Seoul Mayor Park Won-soon, 2006 Ra­mon Magsaysay Award re­cip­i­ent, found dead

Published July 11, 2020, 7:27 AM

by Jonathan Hicap

Seoul Mayor Park Won-soon, a re­cip­i­ent of the Ra­mon Magsaysay Award, was found dead by au­thor­i­ties hours af­ter he went miss­ing Thurs­day, Korean me­dia re­ported.

He was 64.

This handout photo taken and released on July 10, 2020 by the Seoul city government shows a memorial for the late Seoul mayor Park Won-soon at the Seoul National University hospital in Seoul. (AFP PHOTO / SEOUL CITY GOVERNMENT / MANILA BULLETIN)

His body was found past mid­night on July 10 (July 9 in the Philip­pines) at Mount Bukak in Seoul. His death was an ap­par­ent case of sui­cide, Yon­hap News re­ported.

His daugh­ter filed a re­port with the po­lice about his dis­ap­pear­ance at about 5:17 p.m. lo­cal time on July 9, say­ing he “left home four to five hours ago af­ter leav­ing words like a will, with his phone cur­rently off,” the news agency added.

A day be­fore Park’s dis­ap­pear­ance, his for­mer sec­re­tary, who started work­ing for him in 2017, went to the po­lice to file a com­plaint of sex­ual as­sault against him for un­wanted phys­i­cal con­tact.

Park was born on March 26, 1956 in Changnyeong, South Gyeongsang Prov­ince, South Korea. He was accepted as a law stu­dent at the pres­ti­gious Seoul Na­tional Univer­sity. 

How­ever, at age 19 dur­ing his freshman year, he joined a demon­stra­tion against the regime of Pres­i­dent Park Chunghee, fa­ther of for­mer South Korean Pres­i­dent Park Geun-hye, who was im­peached and is now in prison for cor­rup­tion scan­dal. He was jailed for four months re­sult­ing in his ex­pul­sion from the univer­sity.

In 1982, he served as dis­trict at­tor­ney at Daegu Dis­trict Pros­e­cu­tor’s Of­fice, and earned an In­ter­na­tional Law diploma from the Lon­don School of Eco­nomics in 1991. He be­came the ex­ec­u­tive di­rec­tor of The Beau­ti­ful Foun­da­tion from 2002 to 2010.

He was first elected as mayor of Seoul in 2011 and was re­elected to the po­si­tion in 2014 and 2018, his last term.

In 2006, Park re­ceived the Ra­mon Magsaysay Award for pub­lic ser­vice for “his prin­ci­pled ac­tivism fos­ter­ing so­cial jus­tice, fair busi­ness prac­tices, clean gov­ern­ment, and a gen­er­ous spirit in South Korea’s young democ­racy,” ac­cord­ing to the award’s web­site.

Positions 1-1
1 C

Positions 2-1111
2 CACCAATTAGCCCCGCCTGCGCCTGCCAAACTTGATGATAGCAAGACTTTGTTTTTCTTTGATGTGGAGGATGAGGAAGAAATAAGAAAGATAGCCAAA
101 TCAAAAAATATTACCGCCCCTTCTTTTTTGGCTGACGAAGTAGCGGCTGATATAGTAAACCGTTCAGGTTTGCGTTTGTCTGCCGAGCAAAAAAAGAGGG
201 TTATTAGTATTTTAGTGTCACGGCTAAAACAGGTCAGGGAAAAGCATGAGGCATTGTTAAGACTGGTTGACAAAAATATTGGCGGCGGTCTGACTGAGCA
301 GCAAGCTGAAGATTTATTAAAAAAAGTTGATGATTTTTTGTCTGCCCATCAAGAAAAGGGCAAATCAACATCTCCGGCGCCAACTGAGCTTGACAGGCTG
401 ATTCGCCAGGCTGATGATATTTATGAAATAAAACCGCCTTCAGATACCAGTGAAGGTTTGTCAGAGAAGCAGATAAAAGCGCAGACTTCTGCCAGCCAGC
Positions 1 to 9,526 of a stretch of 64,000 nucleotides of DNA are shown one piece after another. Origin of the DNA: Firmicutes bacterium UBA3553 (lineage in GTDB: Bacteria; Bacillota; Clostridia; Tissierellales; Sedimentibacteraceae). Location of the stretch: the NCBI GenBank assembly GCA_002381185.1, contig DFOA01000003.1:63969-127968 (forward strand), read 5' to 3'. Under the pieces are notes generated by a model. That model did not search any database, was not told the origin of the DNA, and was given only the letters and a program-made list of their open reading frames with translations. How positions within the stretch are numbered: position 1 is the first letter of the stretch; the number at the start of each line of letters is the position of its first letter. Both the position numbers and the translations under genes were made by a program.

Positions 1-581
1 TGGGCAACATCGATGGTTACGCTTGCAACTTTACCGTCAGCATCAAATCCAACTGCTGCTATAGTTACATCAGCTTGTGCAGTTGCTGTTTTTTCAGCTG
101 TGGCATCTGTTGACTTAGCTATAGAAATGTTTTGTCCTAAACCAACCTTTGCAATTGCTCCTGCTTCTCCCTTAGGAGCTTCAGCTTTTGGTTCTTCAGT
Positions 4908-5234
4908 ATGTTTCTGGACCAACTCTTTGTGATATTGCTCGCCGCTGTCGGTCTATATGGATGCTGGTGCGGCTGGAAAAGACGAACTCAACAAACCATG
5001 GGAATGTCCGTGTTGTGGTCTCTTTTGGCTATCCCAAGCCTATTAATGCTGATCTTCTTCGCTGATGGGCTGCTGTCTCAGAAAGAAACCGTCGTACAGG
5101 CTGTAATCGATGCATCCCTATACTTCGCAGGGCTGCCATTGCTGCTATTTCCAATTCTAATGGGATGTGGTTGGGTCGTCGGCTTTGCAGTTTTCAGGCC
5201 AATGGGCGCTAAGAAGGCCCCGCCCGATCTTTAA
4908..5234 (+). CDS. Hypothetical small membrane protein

Ac­cord­ing to the Ra­mon Magsaysay Award Foun­da­tion web­site, in 1994, “he gave up his law prac­tice to co-found the Peo­ple’s Sol­i­dar­ity for Par­tic­i­pa­tory Democ­racy (PSPD), a grass­roots cru­sade against cor­rupt pub­lic of­fi­cials.”

He then founded the Beau­ti­ful Foun­da­tion, with the aim of rekin­dling “Korean habits of gen­eros­ity and to pop­u­lar­ize phi­lan­thropy.”

In ac­cept­ing the award, Park said, “I al­ways thought that good work could not be achieved by one per­son but by a group of peo­ple who share a com­mon dream and com­mon goals. This award is a re­sult of not only my work but the work we have done to­gether to make a bet­ter world. There are peo­ple who re­ally care about our so­ci­ety, peo­ple who dream about a new al­ter­na­tive world with all of their be­ing, and peo­ple who are will­ing to be mem­bers and con­trib­ute money for a com­mon cause and the pub­lic in­ter­est.”

He added, “The Peo­ple’s Sol­i­dar­ity for Par­tic­i­pa­tory Democ­racy and The Beau­ti­ful Foun­da­tion have both played an im­por­tant role in Korean so­ci­ety and have changed the lives of Korean peo­ple. We have walked the path of de­moc­ra­ti­za­tion and hu­man­iza­tion in the face of mil­i­tary dic­ta­tor­ship in much the same way as the Filipino peo­ple have. We have all come a long way.”

“I deeply ap­pre­ci­ate this award and ex­tend my bless­ing to the Pres­i­dent of the Magsaysay Award Foun­da­tion, its trustees, and all you dis­tin­guished at­ten­dants. To­day, I re­gard this most honor­able Magsaysay Award as a con­stant re­minder for me to be more dili­gent and con­sis­tent in my po­lit­i­cal jour­ney with all of my friends — friends just like you,” he said.

Park is sur­vived by his wife Kang Nang-hee and chil­dren Park Da-in and Park Ju-sin. He will be re­placed by Seo Jeong-hyup, the first vice mayor for ad­min­is­tra­tive af­fairs. He will be the act­ing mayor un­til a new elec­tion is held in April, 2021, ac­cord­ing to Korean me­dia.

 
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